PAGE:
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The thing about the thing about the booing

by on April 9, 2013

By now we all know Carlos Marmol got booed yesterday during player introductions and again when he entered the game and pitching a scoreless 8th inning.

So where am I with this?

The booing doesn’t feel right, but I’m not gonna be as quick as others to condemn it. It’s true that the context of both booing episodes was inappropriate, and maybe I’m being naive when I say I believe that had the season opened at Wrigley, Marmol would have heard cheers during the intros and even when called on for the save (of course those would have turned quickly to boos if he pitched as he did in his first appearance in Pittsburgh).

But I can’t really blame fans for expressing disapproval that had been building over the first week of the season. The folly of inserting Marmol to preserve 9th inning leads was becoming increasingly obvious to everyone watching. It feels to me more like those fans were booing not so much of Marmol the pitcher (and of course not Marmol the person) as voicing their disapproval of the role  he had been assigned on the club.

You may think I’m giving the fans too much credit here, but I’m not necessarily talking about the booing as a conscious indictment of Marmol’s handling, which hasn’t been helping anyone, but as a primal scream directed at something obviously broken.

Did Marmol deserve to be booed? No. Did the Cubs’ use of Marmol this season deserve to booed? Yes. Is that a good enough excuse? I don’t know.

This stirs up some stuff in me, I guess. I often feel that Cubs fans have to ride a line in a way that, say, Phillies fans don’t. There’s a dual set of knocks on Cubs fans: that we unfairly boo players for poor performance (I’ll just leave it at that; there are nastier versions of thisone); and an opposite criticism that we’re a complacent and don’t care about winning or losing (the most infuriating thing Dave Eggers ever wrote does not help).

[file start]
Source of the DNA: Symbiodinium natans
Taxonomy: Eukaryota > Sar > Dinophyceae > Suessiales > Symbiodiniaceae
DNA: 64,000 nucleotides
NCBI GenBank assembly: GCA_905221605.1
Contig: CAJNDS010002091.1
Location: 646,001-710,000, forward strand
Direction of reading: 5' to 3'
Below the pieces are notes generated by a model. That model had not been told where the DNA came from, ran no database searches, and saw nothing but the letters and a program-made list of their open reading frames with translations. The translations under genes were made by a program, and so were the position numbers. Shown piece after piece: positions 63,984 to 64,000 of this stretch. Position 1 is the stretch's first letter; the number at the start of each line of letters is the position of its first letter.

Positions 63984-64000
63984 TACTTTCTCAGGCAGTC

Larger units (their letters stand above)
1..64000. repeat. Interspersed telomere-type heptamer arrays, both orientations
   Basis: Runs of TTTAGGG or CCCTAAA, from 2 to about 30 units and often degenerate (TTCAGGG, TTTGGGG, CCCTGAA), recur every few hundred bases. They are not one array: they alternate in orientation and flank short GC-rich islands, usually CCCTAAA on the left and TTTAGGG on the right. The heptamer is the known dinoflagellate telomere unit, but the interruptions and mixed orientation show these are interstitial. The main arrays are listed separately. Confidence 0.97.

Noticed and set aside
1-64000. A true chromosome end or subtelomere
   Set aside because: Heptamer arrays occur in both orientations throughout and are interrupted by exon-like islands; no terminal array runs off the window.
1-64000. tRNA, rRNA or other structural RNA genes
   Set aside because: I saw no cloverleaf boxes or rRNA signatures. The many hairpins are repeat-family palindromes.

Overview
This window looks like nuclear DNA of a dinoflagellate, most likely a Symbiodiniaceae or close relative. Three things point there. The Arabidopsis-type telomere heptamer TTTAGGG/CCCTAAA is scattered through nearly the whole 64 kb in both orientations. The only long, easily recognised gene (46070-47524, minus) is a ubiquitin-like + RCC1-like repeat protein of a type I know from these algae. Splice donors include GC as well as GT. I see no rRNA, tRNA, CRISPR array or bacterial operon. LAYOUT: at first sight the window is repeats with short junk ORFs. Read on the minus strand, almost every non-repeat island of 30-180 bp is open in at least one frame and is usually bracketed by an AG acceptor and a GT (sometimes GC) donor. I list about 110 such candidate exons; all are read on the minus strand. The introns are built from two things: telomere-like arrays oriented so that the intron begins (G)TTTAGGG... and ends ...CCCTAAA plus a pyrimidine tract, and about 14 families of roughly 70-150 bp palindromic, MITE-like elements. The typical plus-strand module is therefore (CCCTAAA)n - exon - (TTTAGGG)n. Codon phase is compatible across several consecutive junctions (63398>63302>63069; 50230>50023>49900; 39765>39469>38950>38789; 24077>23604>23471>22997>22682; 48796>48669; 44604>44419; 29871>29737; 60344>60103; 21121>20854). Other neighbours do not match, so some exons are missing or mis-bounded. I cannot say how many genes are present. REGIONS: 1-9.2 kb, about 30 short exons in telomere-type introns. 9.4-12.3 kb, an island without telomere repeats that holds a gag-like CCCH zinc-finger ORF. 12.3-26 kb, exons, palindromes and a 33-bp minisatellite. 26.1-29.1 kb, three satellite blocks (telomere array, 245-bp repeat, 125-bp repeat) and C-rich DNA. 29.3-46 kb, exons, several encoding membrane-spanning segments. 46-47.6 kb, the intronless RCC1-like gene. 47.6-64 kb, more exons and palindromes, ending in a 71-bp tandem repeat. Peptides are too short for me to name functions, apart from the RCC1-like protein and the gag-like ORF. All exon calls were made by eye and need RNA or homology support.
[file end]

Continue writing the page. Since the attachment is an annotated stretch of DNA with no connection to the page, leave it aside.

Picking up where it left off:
Where does that leave us? Seems to me this should probably be a year to take our lumps as a bunch of drunks who don’t care whether our team wins or loses. Hopefully we’ll have plenty of time to be high-strung in the not-too-distant future.

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  1. Scott Rutkowski permalink

    Whichever stereotype fits other people’s opinion at the time will be the one that is used. Just like all of Lakeview is inhabited by polo wearing, collar popped citizens.

    I agree with your statement as well.

  2. Scott Rutkowski permalink

    I remember reading that Dave Eggers article, but I re-read it because I have forgotten most of it. What a simplistic take on Cubs fans. And he was doing it from rooftop seats where 75 people in a wedding were reminiscing about last night. Then he talks about people outside the ballpark who sounded like every person who sits in the bleachers and the rooftops. Not the people who sit in the terraces and the upper deck.

    The only thing that saved this article was the last paragraph about the importance of Wrigley Field and history. I’m also amazed that whoever took him to Wrigley Field as a child did not teach him about the importance of the game. If you were going to a Cubs game, as a kid, and the person taking you was showing you the importance of the game then you went with the wrong person.

    Personally, this is my favorite article about Wrigley

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